Bumgarner moves past 2011 struggles with dominant start to spring

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Bumgarner moves past 2011 struggles with dominant start to spring

PEORIA, Ariz. -- Madison Bumgarner started the 2011 season 0-6, but after keeping the Padres off balance for three innings Thursday in Peoria, its clear the 22-year-old southpaw wants no part of any early season struggles.By blowing his fastball by San Diegos hitters and locating his secondary pitches, Bumgarner became the first Giants starter to complete three innings this spring, striking out five in a scoreless outing. The first-round pick in 2007 has now allowed just one run on three hits and a walk in 5.2 innings and leads the Cactus League in strikeouts.Its still really early but I definitely feel good, Bumgarner said. Command feels pretty good.

RELATED: Madison Bumgarner career stats 2011 game logs splits
Bumgarner said he used his full repertoire against the Padres, but wished he had the opportunity to throw more changeups. Regardless of what hes throwing, Bumgarner is locating like most pitchers his age can only dream of.Its no secret what is motivating Bumgarner. On June 21, he walked off the mound at AT&T Park with his head down after giving up eight runs on nine hits in only a third of an inning against the Twins.
REWIND: Twins pounce on Bumgarner early, Giants fall
That infamous outing dropped Bumgarners record to 3-9, but also may have motivated him as he went on a dominant run to end his second full MLB season. In his next start, Bumgarner allowed a run in seven innings and struck out 11 Indians, starting off a stretch in which he posted a 2.62 ERA and 125 strikeouts with just 22 walks in 120.1 innings pitched over his final 18 starts.Hopefully each year will keep getting better and better, Bumgarner said. I think thats what everybody strives for. Trying to constantly keep learning and dont get complacent and just keeping working hard and trying to get better. So hopefully it will be better.Bumgarner said he learned a lot throughout last season, not just from the forgettable outing against Minnesota, but also from his rotation-mates Tim Lincecum and Matt Cain.We all kind of feed off each other, Bumgarner said. It seems like those guys are constantly going out there and throwing at least a quality start and most of the time better I probably drive them crazy asking questions throughout the year. But its definitely nice to have those guys as teammates and be able to learn from them.As for that fateful June night in San Francisco?I just tried to forget about it and move on, he said. You know thats what youre supposed to do anyway but sometimes its easier said than done. I started just focusing on making pitches instead of being out on the mound worrying about mechanics or anything else.A less worried Bumgarner appears poised to fill the Giants second rotation slot. But he isnt overly excited about his promotion, acknowledging that its just to break up right-handed co-aces Lincecum and Cain.While Lincecum and Cain have long been the Giants frontline starters, they may have some competition if Bumgarner continues to mature and develop the way he has in his short service time so far.I learned a lot over the year last year and the year before that, he said. You just keep learning.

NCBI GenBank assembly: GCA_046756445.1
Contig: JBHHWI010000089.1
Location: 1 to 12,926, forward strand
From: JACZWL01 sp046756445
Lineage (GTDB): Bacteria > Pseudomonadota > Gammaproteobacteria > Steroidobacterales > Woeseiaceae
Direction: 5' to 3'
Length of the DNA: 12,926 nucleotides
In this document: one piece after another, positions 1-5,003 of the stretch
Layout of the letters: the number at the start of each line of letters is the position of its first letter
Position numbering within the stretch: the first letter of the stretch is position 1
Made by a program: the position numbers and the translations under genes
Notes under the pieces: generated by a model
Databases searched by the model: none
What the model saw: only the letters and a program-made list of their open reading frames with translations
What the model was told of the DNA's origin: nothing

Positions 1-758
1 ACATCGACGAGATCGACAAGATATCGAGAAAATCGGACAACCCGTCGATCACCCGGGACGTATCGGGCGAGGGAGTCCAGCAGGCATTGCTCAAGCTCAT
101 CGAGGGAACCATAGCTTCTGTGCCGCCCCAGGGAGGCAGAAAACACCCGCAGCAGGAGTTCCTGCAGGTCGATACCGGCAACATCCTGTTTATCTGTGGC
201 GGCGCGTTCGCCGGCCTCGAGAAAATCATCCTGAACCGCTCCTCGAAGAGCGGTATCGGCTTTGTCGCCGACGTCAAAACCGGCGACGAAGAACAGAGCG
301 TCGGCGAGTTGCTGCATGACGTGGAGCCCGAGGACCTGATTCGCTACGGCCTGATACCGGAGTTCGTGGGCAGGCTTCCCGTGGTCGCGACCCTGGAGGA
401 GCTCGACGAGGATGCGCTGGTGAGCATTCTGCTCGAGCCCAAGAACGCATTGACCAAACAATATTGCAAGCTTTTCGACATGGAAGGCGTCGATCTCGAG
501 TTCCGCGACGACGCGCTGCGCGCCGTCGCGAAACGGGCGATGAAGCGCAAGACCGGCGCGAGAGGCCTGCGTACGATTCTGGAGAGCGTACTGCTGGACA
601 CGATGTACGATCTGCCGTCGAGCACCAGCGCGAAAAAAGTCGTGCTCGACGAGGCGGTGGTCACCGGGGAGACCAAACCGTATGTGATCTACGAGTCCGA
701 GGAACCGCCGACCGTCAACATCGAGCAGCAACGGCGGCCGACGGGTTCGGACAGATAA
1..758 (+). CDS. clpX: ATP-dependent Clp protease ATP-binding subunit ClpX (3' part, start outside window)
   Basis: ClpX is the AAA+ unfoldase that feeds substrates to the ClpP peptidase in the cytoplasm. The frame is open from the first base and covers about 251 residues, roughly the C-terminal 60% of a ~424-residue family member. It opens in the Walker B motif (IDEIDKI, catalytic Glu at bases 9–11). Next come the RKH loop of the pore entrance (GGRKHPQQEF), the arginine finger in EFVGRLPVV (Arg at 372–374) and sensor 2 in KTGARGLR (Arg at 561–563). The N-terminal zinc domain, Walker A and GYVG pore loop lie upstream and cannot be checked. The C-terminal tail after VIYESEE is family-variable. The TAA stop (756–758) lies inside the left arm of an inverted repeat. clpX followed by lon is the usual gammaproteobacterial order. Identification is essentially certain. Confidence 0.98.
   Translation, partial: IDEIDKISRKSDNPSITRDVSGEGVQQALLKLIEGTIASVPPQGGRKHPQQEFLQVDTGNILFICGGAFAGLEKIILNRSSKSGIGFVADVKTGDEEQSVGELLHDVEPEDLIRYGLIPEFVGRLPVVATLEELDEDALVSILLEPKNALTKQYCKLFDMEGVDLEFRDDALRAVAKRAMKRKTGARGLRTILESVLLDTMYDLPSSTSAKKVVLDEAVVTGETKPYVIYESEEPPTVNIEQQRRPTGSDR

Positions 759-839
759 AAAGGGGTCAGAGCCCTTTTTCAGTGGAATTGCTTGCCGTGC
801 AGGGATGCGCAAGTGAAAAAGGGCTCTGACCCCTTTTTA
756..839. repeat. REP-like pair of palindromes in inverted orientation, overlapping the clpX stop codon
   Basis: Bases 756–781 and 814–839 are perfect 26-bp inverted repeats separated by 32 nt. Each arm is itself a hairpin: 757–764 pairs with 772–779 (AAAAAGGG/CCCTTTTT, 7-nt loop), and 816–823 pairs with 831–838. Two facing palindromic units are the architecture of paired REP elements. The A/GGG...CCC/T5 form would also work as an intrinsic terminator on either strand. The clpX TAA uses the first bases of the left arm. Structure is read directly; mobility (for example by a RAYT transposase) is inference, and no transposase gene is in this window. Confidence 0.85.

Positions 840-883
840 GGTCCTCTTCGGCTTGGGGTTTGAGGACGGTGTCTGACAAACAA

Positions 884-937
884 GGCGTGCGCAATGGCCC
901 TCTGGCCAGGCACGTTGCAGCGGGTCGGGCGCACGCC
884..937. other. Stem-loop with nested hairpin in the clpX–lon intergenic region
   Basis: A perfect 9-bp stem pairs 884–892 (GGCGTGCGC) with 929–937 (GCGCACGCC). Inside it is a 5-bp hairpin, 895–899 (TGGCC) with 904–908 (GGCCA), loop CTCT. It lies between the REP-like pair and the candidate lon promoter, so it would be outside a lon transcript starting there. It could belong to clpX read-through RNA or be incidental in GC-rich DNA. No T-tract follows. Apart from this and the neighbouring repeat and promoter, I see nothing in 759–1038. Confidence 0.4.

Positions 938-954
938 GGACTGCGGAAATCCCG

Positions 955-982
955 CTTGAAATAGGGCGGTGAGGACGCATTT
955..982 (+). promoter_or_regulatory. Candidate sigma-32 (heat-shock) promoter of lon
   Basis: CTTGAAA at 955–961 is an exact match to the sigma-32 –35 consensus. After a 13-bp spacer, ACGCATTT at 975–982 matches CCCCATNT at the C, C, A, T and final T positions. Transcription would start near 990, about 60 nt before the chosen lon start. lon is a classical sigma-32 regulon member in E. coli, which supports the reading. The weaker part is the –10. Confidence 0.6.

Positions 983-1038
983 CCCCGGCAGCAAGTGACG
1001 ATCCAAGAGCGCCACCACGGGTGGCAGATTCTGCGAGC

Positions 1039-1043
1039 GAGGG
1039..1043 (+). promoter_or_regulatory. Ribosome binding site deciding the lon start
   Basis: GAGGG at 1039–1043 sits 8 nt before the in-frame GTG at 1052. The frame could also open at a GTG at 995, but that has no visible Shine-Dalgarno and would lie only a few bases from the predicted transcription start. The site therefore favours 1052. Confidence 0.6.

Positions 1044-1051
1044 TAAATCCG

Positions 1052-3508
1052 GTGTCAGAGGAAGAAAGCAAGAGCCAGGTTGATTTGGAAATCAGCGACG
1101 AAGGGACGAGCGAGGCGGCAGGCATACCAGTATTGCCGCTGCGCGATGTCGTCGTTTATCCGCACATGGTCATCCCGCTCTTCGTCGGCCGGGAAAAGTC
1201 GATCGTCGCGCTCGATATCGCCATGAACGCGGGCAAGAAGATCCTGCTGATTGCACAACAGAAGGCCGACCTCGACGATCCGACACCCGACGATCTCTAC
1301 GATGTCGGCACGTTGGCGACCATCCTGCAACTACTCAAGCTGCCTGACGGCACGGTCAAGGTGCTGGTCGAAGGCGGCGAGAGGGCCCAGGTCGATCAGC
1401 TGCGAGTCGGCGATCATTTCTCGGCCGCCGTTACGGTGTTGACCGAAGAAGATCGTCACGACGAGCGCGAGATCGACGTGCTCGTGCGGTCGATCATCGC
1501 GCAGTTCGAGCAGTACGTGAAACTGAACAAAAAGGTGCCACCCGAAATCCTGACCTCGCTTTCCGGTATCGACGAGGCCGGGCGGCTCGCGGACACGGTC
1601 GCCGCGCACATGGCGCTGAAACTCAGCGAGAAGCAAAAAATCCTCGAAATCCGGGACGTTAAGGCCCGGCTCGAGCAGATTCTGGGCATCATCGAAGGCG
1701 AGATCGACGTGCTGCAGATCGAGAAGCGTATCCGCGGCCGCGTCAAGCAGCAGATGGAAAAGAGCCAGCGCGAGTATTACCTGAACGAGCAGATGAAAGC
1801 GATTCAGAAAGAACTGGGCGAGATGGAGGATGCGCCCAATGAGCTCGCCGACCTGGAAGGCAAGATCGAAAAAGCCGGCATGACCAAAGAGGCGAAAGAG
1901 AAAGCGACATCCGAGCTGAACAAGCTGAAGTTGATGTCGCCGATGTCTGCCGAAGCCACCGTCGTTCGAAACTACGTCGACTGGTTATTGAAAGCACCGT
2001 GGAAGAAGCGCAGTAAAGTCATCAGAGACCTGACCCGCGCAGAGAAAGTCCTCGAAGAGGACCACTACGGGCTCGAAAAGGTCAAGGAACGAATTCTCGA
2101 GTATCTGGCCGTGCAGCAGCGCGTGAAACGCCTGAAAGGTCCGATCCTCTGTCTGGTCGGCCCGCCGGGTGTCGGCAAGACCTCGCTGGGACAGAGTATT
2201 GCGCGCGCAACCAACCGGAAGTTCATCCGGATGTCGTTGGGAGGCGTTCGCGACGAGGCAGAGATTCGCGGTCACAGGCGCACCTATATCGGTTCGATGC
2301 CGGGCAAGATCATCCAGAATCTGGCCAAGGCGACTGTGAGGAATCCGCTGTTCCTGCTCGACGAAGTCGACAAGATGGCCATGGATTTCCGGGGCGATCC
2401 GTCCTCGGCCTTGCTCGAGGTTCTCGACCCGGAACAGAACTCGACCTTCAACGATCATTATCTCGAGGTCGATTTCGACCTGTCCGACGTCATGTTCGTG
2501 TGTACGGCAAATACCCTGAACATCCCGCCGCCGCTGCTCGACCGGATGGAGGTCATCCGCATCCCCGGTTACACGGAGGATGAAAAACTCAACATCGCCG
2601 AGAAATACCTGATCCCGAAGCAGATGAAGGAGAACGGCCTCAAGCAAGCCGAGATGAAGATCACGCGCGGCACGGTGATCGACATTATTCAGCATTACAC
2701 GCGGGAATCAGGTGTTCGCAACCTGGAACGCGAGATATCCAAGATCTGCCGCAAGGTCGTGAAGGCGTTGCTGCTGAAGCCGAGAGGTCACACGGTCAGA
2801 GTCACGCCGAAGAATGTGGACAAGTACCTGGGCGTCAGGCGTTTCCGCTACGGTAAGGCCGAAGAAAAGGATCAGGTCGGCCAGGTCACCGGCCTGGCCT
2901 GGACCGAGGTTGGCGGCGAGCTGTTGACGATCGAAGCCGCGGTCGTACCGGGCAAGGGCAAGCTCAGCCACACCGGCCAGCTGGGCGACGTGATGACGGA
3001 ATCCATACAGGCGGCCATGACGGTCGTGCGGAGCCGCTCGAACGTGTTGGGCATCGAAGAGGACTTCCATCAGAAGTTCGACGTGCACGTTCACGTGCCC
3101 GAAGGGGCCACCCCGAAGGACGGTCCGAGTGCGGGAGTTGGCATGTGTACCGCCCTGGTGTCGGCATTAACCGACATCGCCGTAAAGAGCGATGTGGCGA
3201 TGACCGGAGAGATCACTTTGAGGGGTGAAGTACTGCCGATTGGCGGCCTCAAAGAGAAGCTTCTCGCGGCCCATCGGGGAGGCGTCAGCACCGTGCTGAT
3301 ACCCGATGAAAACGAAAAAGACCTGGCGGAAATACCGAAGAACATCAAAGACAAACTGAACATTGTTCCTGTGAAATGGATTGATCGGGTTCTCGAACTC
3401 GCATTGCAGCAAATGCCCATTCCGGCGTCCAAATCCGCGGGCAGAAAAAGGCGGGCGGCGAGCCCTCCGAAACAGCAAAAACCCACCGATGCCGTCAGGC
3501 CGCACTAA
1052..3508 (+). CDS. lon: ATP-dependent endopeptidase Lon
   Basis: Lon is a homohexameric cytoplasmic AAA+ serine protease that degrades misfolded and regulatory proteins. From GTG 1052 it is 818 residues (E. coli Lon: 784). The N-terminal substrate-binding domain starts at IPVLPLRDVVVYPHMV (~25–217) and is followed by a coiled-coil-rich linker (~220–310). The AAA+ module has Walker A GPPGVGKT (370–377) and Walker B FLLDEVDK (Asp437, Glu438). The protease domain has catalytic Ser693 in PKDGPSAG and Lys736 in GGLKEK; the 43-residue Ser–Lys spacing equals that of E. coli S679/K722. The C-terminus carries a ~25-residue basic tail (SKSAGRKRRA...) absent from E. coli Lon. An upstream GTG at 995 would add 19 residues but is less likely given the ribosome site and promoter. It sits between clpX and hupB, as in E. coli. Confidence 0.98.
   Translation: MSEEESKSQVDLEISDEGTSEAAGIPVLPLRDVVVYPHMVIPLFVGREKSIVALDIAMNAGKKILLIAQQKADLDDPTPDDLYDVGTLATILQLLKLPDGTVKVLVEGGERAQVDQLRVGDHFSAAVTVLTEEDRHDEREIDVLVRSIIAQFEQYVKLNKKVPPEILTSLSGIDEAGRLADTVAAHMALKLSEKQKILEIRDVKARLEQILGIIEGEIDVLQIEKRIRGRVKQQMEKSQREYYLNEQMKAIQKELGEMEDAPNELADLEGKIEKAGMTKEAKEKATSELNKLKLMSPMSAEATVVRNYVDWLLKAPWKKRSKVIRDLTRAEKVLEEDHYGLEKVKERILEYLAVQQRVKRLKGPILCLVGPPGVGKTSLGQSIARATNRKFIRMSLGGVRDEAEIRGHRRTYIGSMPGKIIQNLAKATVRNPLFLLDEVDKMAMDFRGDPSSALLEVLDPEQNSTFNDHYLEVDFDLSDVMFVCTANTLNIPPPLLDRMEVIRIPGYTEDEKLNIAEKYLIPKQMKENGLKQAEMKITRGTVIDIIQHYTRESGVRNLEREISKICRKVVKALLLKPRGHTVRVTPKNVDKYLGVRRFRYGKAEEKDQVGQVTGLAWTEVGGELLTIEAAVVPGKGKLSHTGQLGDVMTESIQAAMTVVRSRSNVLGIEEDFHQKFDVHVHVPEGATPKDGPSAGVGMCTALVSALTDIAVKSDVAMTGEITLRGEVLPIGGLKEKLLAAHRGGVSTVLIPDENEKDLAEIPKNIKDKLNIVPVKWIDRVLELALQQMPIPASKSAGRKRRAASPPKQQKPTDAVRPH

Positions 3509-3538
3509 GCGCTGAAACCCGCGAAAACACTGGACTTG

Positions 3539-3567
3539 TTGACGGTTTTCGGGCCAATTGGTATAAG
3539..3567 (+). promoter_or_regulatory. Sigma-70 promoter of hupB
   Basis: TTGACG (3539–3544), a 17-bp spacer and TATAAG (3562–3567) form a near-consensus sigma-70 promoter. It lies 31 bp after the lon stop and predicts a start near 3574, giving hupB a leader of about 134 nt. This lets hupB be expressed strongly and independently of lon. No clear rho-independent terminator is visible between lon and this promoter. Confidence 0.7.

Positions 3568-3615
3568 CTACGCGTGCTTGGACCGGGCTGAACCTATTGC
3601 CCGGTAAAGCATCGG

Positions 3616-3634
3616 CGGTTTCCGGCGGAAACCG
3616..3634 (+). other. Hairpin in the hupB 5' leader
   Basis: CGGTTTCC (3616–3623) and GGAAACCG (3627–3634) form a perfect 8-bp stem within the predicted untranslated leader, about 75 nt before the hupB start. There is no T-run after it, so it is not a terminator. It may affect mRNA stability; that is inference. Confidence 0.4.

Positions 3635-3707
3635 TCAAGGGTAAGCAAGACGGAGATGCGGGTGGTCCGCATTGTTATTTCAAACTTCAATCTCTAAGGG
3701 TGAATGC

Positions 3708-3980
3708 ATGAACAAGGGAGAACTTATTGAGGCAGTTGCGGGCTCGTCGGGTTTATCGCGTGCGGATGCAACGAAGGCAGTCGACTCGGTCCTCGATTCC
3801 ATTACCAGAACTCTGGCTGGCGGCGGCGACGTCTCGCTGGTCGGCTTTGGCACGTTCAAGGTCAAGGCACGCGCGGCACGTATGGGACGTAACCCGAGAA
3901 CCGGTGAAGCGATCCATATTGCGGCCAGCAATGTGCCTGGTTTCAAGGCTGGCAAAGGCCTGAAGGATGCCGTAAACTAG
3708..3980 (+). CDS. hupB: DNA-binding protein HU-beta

Vin Scully on Dodgers Opening Day: ‘I’ll probably have things to do’

Vin Scully on Dodgers Opening Day: ‘I’ll probably have things to do’

WASHINGTON -- On Monday, the Dodgers will play their first opening day since 1950 without Vin Scully calling their games. He won't be in the stands. He won't make a point of watching on TV, either.

"It's a day game. I'll probably have things to do," the famed 89-year-old announcer told The Associated Press from his home in Hidden Hills, California. "I might catch a piece of it."

Not that Scully has any regrets since retiring after last season. He says he's grateful for every minute he spent with the Dodgers, the franchise he joined 67 years ago in Brooklyn and followed to Los Angeles eight years later. He feels blessed to have worked as long as he did covering the game he fell in love with as a boy.

But he's learned that after a lifetime in the broadcast booth, watching a game as a fan holds little appeal.

"During the World Series back around '77 or '78, there was a game at Dodger Stadium with the Yankees, and I went to the game as a spectator. Now, I hadn't been as a spectator in a long, long time, and I felt somewhat restless that I wasn't broadcasting," Scully recalled Tuesday.

"I did not have the challenge of trying to describe, accurately and quickly, the way it should be done. I just sat there, and I was not happy, I'll be honest. So I realized that although I love the game, what I loved more was broadcasting it," he said.

Scully spoke to the AP because the Library of Congress has announced it will preserve his call of a 1957 game between the Dodgers and the New York Giants at the Polo Grounds, the final time they played at the hallowed old stadium. Both teams moved to California after that season, opening up the West Coast to Major League Baseball.

Scully's call of Sandy Koufax's 1965 perfect game is more famous. But that game at the Polo Grounds meant more to him personally, because he grew up going to games there, cheering for the Giants and dreaming of watching from the press box.